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Folks exiting the voting booths at Court Street Elementary School in the Village of Lancaster were as good as any to talk about what the nation wants from its president the next four years.

It's not the biggest voting district, or the most affluent, but party loyalty doesn't count as much. The percentage of unaffiliated voters -- more than 27 percent -- is as high here as anywhere in Erie County.

"I want someone who will use his head. Make some informed decisions," said Chris Costanzo, one of those unaffiliated voters. "It seems that too often we do things because the entire party wants to."

Voters in this middle-class corner of the county stepped out of the booths Tuesday and looked ahead.

And what they want in their president boiled down to this: keeping the home front safe, bringing the troops home from Iraq and fixing the economy.

Here's what some had to say about the next four years:

Steve Miecznikowski, 24, a photographer and graduate student: "I'd really like to see some resolution in Iraq. Once things start to clear up in Iraq, I want to focus on domestic issues -- jobs and the economy."

Jack Bromwich, 53, registered conservative: "No deficit. The war is not even an issue with me. They (presidents) all get us into wars. They don't all get us into a deficit. We're broke."

Costanzo, 27, statistician: "I would hope the focus is on the security of the nation. I hope no matter what, that's the first thing on his plate."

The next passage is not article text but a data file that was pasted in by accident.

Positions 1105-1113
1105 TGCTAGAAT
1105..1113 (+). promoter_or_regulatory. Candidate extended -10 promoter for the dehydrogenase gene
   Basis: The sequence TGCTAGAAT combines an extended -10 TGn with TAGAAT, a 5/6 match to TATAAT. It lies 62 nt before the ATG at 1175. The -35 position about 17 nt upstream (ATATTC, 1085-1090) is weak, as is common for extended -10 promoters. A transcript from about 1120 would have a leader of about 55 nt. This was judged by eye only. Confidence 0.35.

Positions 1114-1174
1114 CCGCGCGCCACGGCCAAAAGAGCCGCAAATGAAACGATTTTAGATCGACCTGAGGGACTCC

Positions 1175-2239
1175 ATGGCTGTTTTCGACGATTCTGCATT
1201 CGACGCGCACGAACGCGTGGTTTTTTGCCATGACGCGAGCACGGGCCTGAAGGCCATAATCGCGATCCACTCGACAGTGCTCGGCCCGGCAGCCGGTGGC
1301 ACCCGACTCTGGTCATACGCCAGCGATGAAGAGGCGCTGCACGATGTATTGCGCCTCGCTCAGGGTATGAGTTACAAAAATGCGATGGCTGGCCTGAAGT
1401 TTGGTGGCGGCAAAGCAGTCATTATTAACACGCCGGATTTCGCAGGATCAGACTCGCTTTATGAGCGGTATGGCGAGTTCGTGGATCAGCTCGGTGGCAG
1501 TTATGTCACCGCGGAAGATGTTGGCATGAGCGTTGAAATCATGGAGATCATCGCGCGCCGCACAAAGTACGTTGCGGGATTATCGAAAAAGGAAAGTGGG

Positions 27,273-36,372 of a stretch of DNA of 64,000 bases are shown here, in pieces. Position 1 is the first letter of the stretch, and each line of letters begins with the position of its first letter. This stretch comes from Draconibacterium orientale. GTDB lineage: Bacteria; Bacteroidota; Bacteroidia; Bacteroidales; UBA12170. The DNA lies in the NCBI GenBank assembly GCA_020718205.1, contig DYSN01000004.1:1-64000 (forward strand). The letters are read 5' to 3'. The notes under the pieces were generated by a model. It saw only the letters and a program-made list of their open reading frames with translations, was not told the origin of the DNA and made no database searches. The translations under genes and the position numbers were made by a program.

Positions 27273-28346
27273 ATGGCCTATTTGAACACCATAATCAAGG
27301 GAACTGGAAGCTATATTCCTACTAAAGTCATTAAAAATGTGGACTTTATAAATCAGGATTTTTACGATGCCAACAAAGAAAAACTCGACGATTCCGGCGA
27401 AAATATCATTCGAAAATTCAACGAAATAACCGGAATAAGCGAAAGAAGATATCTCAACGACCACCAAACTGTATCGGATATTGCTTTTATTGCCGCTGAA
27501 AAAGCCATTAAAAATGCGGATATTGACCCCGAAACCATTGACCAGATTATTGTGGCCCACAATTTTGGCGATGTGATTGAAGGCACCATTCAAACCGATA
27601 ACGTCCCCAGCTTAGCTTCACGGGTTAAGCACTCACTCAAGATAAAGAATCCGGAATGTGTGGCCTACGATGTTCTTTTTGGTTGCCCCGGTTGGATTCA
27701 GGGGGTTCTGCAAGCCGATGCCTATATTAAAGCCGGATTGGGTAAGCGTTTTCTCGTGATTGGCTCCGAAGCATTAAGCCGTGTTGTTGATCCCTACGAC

Voters trekked through the steady rain to the gymnasium of the elementary school, located off Broadway in the village. Turnout was steady. Some, though, were more than reluctant to cast a vote for either presidential candidate.

"Everyone stated they had a plan," said Sean Kittrick, 36, "but no one stated what the plan was."

Others wondered aloud how much it mattered who was in the Oval Office -- either would have his hands full.

"With the terrorism situation, I believe any president in office right now is going to do the job to the best of their ability," said David Friend, 37.

Mike Kimmick, 19, who voted in his first presidential election: "We definitely have to stay in the war to finish what we started."

Kris Kittrick, 36: "I think Americans have to be very, very vigilant on what civil rights they may be losing."

John Snyder, 41, an Air Force veteran: "I want to get the size of the military back up to acceptable levels, so we can take care of what we're doing. It's not like we're fighting in one place anymore. We're fighting in four or five different countries."

Many voters did agree on one thing: they're glad the campaigning is over.

"Too long," said Eunice O'Brien, 74, another unaffiliated voter. "I watched the debates, but, oh Lord, you kept hearing the same thing over and over again."


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